Yuan fall 'dictated by market'

Updated: 2014-05-14 00:47

By ZHAO YINAN in Beijing and CHEN WEIHUA in Washington (China Daily)

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China stands firm in face of RMB depreciation against the US dollar 

Recent falls in the yuan exchange rate against the US dollar are based entirely on market forces, a senior official said on Tuesday after Premier Li Keqiang met with visiting US Treasury Secretary Jacob Lew.

Zhu Guangyao, vice-minister of finance, said China would not bow to United States pressure over the yuan's recent depreciation.

The Chinese currency has fallen by 2.9 percent against the US dollar since January, after appreciating by about 35 percent since 2005.

Zhu said a "two-way movement" had been the consensus of China and the US, as it reflected market forces and could avoid speculation.

Lew told media before and during his trip to Beijing that he had noted the depreciation of the yuan in recent months and would press China to allow the market to play a bigger role in determining the value of the Chinese currency, indicating that China was manipulating the rate.

Zhu said Lew had exchanged views on economic issues, including the yuan exchange rate, with top officials in China, including Premier Li.

The renminbi-US dollar spot intraday trading band was widened from 1 percent to 2 percent in March, which experts said indicated the government was committed to greater renminbi internationalization and liberalization of the currency's exchange rate.

Li promised in an annual policy speech in March that the market would be allowed to play a decisive role in allocating credit and other resources.

Zhu said the US welcomed China's decision in March to expand the exchange rate trading band.

"What the US is paying attention to now is that, according to the thinking of the US, the renminbi is going down in a one-way direction," he said. "China believes that both rises and falls are the reflection of the market, and it is firm on its determination to reform the renminbi interest rate. It is clear on the direction of that reform."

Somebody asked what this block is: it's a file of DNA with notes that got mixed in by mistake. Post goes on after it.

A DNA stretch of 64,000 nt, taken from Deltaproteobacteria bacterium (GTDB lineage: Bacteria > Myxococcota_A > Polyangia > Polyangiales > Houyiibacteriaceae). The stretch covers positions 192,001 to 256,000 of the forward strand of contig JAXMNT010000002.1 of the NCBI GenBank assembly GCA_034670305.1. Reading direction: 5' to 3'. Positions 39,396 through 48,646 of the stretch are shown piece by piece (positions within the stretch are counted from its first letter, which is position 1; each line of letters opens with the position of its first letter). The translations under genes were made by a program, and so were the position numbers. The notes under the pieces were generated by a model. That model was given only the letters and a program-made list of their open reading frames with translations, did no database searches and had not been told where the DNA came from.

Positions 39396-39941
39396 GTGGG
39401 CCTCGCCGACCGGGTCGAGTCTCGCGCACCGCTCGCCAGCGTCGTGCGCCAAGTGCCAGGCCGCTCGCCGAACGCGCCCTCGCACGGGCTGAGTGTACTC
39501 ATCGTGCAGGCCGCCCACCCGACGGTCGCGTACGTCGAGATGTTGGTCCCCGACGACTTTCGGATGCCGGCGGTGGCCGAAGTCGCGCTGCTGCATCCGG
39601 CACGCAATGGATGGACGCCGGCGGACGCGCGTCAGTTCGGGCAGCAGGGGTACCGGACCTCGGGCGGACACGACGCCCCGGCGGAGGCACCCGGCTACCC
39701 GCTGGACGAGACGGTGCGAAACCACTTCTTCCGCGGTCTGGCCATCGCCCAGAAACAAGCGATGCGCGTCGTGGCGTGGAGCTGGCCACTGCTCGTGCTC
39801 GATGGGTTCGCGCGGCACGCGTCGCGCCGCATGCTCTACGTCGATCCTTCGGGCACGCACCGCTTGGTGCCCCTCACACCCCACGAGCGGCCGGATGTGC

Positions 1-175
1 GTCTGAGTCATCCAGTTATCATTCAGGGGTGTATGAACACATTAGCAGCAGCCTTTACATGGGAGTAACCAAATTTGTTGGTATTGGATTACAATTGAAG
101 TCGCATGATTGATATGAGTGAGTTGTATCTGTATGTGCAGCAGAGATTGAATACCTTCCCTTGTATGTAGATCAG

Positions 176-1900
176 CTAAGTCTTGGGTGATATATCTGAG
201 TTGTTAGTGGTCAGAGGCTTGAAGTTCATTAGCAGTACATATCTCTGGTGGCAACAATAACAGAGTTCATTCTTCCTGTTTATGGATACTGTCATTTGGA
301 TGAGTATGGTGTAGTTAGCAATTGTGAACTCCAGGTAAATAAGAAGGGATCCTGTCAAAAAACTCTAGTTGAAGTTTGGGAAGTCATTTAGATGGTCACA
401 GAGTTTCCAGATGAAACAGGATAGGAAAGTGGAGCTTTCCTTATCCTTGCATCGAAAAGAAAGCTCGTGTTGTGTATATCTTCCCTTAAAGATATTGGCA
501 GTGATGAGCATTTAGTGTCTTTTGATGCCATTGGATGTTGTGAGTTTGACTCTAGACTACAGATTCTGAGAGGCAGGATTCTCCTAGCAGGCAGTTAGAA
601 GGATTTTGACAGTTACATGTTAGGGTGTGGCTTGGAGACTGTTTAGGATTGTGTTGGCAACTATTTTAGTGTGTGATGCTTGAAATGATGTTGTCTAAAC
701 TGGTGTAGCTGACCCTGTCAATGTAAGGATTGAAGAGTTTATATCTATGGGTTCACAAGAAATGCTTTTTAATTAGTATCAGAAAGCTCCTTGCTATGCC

Nicholas Lardy, a senior fellow at the Peterson Institute for International Economics, a private, nonprofit and nonpartisan think tank in Washington DC, said he believed there had been no fundamental change in China's exchange rate policies.

Zhu said China and the US would discuss the issue at the sixth Strategic and Economic Dialogue between the two largest economies in the world in July.

China also voiced concerns during Li's meeting with Lew over the US decision to gradually wind down quantitative easing, and its impact on China, Zhu said.

Quantitative easing is an unconventional monetary policy used by central banks to stimulate economies when standard monetary policy has become ineffective.

Zhu said, "Although the US economy missed its expansion target in January, China is glad to see that it has regained momentum in the second quarter. Such recovering momentum is important for both the US and China."

In terms of the Chinese economy, Zhu stressed the government's reluctance to introduce major stimulus measures to smooth short-term growth fluctuations, as the country's basic economic situation had not changed.